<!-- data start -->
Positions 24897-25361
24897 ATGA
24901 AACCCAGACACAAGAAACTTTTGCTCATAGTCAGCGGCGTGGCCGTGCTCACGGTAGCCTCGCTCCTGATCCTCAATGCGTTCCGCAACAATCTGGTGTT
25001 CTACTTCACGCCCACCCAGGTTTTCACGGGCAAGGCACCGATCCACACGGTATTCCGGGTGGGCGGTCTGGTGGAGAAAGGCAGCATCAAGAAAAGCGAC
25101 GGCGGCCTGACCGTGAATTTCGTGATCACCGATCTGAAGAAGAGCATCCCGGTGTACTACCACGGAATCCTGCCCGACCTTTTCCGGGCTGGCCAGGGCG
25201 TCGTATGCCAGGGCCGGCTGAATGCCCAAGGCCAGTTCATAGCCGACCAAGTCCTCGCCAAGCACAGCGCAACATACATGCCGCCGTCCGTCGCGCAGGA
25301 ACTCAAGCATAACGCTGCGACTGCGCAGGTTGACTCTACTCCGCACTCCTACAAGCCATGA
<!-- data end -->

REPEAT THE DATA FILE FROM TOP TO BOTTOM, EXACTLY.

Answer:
Positions 24897-25361
24897 ATGA
24901 AACCCAGACACAAGAAACTTTTGCTCATAGTCAGCGGCGTGGCCGTGCTCACGGTAGCCTCGCTCCTGATCCTCAATGCGTTCCGCAACAATCTGGTGTT
25001 CTACTTCACGCCCACCCAGGTTTTCACGGGCAAGGCACCGATCCACACGGTATTCCGGGTGGGCGGTCTGGTGGAGAAAGGCAGCATCAAGAAAAGCGAC
25101 GGCGGCCTGACCGTGAATTTCGTGATCACCGATCTGAAGAAGAGCATCCCGGTGTACTACCACGGAATCCTGCCCGACCTTTTCCGGGCTGGCCAGGGCG
25201 TCGTATGCCAGGGCCGGCTGAATGCCCAAGGCCAGTTCATAGCCGACCAAGTCCTCGCCAAGCACAGCGCAACATACATGCCGCCGTCCGTCGCGCAGGA
25301 ACTCAAGCATAACGCTGCGACTGCGCAGGTTGACTCTACTCCGCACTCCTACAAGCCATGA